Also, it is worth noting that FIA attempts to determine the extent to which the burden of health financing impacts on the underlying distribution of income.20 The FIA is built on the premises that to achieve equitable health financing system, payment for healthcare is subject to ATP. The FIA therefore allows measurement of the progressivity of health financing systems by assessing the departure from proportionality in the relationship between payments for healthcare and ATP.21 The core steps in conducting FIA are summarised as follows22 23:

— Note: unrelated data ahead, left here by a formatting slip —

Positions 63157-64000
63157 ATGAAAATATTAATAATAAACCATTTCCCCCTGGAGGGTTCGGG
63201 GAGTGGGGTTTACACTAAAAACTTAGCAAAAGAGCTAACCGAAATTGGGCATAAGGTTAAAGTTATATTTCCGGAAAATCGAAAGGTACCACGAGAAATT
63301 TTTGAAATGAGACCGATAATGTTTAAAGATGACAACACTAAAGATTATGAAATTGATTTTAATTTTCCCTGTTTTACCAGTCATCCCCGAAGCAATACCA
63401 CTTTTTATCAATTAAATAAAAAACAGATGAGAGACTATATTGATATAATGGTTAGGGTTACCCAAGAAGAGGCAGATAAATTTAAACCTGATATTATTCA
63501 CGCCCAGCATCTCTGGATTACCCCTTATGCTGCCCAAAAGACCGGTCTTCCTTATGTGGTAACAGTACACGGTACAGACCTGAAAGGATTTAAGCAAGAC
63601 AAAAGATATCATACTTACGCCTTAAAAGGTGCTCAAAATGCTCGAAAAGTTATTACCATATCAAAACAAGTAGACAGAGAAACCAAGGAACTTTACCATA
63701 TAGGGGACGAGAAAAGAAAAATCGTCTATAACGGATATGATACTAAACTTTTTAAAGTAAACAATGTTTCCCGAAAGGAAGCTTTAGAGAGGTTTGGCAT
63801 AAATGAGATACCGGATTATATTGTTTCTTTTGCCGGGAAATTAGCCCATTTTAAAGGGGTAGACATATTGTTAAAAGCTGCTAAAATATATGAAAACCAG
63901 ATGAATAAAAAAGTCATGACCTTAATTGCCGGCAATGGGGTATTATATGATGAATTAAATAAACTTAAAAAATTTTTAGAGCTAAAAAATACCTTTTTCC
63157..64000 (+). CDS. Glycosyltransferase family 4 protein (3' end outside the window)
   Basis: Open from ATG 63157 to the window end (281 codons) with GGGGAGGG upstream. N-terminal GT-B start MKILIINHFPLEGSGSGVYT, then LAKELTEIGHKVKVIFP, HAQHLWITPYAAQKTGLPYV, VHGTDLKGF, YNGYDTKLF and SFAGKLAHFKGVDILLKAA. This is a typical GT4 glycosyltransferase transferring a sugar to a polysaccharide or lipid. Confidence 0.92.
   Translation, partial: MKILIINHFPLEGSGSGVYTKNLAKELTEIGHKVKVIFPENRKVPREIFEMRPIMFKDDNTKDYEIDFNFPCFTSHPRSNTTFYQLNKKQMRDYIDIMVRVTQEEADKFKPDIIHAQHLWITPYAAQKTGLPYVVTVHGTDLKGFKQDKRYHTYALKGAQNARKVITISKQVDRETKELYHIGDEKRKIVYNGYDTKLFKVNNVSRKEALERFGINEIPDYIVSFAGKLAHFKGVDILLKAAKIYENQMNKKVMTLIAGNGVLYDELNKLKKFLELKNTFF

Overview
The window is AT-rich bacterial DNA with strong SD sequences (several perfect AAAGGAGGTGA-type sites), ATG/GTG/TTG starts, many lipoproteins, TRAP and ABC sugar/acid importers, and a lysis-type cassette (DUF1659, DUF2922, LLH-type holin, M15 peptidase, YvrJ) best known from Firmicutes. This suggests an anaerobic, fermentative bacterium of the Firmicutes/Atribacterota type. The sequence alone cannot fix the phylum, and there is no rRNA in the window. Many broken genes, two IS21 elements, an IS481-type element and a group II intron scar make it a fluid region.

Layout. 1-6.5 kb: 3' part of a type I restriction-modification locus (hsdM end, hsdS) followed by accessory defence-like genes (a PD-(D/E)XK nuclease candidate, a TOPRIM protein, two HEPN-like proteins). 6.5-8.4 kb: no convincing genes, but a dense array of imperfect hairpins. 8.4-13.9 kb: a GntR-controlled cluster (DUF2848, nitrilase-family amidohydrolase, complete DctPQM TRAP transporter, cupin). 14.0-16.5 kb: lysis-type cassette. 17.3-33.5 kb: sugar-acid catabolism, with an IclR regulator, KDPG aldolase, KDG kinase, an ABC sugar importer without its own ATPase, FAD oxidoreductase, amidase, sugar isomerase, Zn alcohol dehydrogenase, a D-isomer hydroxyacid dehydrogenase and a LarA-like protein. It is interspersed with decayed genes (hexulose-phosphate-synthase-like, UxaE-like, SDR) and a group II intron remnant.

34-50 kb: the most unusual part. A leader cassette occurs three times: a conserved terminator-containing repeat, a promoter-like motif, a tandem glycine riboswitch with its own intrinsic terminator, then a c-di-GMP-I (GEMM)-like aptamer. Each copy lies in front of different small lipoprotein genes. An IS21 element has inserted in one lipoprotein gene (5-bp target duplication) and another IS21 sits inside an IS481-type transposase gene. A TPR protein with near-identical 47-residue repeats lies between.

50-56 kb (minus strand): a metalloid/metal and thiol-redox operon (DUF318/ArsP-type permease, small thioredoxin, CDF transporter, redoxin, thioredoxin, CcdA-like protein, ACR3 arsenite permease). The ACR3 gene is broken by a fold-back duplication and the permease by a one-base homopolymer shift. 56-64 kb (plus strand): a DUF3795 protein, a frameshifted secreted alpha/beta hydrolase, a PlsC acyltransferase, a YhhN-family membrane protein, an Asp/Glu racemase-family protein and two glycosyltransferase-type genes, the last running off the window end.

• First, collecting household data on various mechanisms of health financing in the country such as direct and indirect taxes, private insurance contributions and OOP payments. Indirect taxes (value-added taxes, VAT) were based on the average share of VAT in total household prefiscal income estimated at 32%, and which ranges from 42% among the bottom 20% of households to 26% among those at the top 20%.24 The household data set contained information on income that was used to rank households by socioeconomic status.

  • Second, determining the health financing mix from the reliable sources such as the NHA.

  • Third, weighing the household data set to obtain a national perspective.

  • Fourth, determining the share of healthcare payment from each mechanism to household consumption expenditure for each income quintile.

  • Fifth, combining all sources to determine the overall progressivity of the health financing system.